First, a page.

Copywrite 1995, Chas Clements
In America, traditionally, fighting with the knife has not been looked upon with favor. We're a nation of gunfighters; from the Colonial longrifle to the present 'wondernine'. It has been left to the 'underclasses'; poor, minorities, the criminal class and immigrants to favor the knife and to hold and teach the methods of using it in combat. In other lands, however, the knife has been the weapon of choice and favor. The Indonesian Archipelago is such a place; land of a thousand languages and cultures. In this culture of masters of the blade, the De Thouars family have carved a place for themselves rivaled by a very few.
Presently, the family consists of the four brothers; Pendekar Agung Paul De Thouars, Great GrandMaster of SerakŪ Tulen and Bukti Negara, Guru Besar Willem De Thouars, founder of Kun Lun Pai Kun Tao and GrandMaster of SerakŪ, Maha Guru Victor I. C. De Thouars, Founder of SerakŪ Tongkat, and Maurice De Thouars, Maha Guru of Silat SerakŪ in Holland.
In this style, the knife is taught as one of the first weapons. Before one learns to fight with the empty hand, one must learn to protect oneself. The short stick is also favored, as there is one available in almost any circumstance. The attitude of the body is one of reserve, to refrain from extending the body so as not to get something cut off. In some other forms, this would be known as the attitude of the Short Armed Monkey.
The knife of choice would be 'pisau'; a short single edged utility knife of common pattern. While different kinds of blades require different stylings, the pisau is the most reflective of the empty hand style. The Kris is the knife favored for formal usage, and the Parang is the weapon most used by agricultural exponents. Each of the knives uses a different expression of the same body of art.
One is charged with using all of the knife. this is to say that one should learn to be familiar with the usages and blows generated from the pommel, guard, flat of the blade, spine, edge, and point. As this is your utility knife, it is a blade that you know intimately; length, weight, balance point, edge up or down, seating and reinforcement. Approach the weapon as if it were a tool that you use everyday; you carve, you pierce, you slice. To hold the mind to use the knife as for everyday, in combat.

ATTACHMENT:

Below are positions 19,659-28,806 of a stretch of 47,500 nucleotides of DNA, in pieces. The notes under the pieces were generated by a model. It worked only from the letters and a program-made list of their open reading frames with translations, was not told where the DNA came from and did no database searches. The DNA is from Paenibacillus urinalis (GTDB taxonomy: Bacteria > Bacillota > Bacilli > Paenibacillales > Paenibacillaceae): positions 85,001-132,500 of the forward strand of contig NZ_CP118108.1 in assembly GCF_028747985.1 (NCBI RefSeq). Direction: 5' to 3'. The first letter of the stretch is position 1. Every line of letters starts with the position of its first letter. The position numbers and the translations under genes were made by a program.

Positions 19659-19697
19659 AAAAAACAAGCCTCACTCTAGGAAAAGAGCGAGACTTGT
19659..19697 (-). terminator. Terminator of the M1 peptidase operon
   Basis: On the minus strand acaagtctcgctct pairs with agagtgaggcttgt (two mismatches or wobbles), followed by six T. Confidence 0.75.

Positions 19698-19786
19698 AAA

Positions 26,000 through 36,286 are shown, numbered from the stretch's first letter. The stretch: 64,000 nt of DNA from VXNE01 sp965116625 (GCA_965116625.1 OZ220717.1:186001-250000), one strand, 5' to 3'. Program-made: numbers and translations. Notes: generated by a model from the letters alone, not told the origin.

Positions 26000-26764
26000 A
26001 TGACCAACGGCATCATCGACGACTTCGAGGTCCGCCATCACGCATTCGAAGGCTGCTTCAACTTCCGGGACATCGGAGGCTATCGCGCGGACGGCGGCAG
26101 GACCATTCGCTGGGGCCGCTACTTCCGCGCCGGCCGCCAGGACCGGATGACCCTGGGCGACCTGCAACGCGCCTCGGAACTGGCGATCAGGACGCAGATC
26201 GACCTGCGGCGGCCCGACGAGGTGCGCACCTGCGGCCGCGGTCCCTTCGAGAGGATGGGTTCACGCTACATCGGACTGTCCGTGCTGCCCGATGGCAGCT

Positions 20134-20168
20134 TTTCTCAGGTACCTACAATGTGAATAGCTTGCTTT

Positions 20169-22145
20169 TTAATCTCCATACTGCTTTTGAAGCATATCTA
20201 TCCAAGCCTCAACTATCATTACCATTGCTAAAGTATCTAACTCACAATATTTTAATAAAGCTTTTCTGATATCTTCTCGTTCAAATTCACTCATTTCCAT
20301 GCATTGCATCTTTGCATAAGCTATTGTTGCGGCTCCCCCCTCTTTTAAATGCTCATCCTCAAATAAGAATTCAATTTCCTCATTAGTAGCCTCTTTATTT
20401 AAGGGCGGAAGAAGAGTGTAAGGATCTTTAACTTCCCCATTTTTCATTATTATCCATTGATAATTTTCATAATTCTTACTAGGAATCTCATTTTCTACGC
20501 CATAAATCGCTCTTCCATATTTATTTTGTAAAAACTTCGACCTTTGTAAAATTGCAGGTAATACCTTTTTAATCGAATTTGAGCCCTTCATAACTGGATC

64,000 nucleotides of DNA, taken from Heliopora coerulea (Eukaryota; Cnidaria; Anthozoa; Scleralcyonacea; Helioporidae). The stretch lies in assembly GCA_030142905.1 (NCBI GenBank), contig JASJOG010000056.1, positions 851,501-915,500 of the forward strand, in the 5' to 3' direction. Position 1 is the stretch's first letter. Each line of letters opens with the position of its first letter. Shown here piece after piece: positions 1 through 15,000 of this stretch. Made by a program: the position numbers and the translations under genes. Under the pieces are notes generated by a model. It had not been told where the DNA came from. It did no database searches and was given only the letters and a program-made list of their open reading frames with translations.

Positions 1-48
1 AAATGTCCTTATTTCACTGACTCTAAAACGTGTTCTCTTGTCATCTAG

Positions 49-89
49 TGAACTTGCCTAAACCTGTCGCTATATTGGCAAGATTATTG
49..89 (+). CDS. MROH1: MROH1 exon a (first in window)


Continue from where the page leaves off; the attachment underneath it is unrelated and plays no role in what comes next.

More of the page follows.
The referencing method of using animal names and attributes to describe movements of body or attitudes of mind is a favorite means of teaching and memorizing techniques. The animals include; Orang Utan (the old man of the jungle), tiger, snake, horse, and so forth. When we speak of 'monkey' footwork, we also speak of Orang Utan, the rock ape or the Hamadryad ape. The footwork is not necessarily that of a capering treemonkey, it can plant the foot solidly and speaks of positioning rather than speed or deception. The hand of the tiger is perhaps not so important as is the attitude of the tiger.
Snake does not hold the Biblical connotation in Indonesia that it does here in the Christian world. The snake is sinuous, full of musculature, he has a penetrating aspect and his touch is poison. He defies Dragon on his own ground.
The Horse strikes without warning, each blow is devastating, because he has four legs he changes position and weight without telegraphing his move. These are only some of the animals and only some of the attributes that we find in them. The observation of the animals, the appreciation of the application by a human in a martial arts manner, accepting the attitudes displayed by animals and reflecting those attitudes in our martial study is an ongoing study.
Pendekar Agung (Revered Champion) Paul De Thouars is a complex man of wonderful talents. Born in Java to a family of champions dating to the early nineteenth century, Raden Mas Paul has fulfilled the promise of his training. An undefeated champion of many bouts on the Kendang (the fighting floor), he has added to the knowledge of the masters passed to him to expand and codify the art of SerakŪ. His personal study of lines of force and weakness, his understanding of the engineering of the body and the space that it occupies is unparalleled. He is a cheery man, given to dribbling his opponents about the room with an infectious smile on his face.
The arts of Pukulan Pentjak Silat SerakŪ De Thouars have been forged in the crucible of reality. For many lifetimes, these arts have been tested, refined and tested again. Nothing superfluous has been retained while nothing new has been ignored.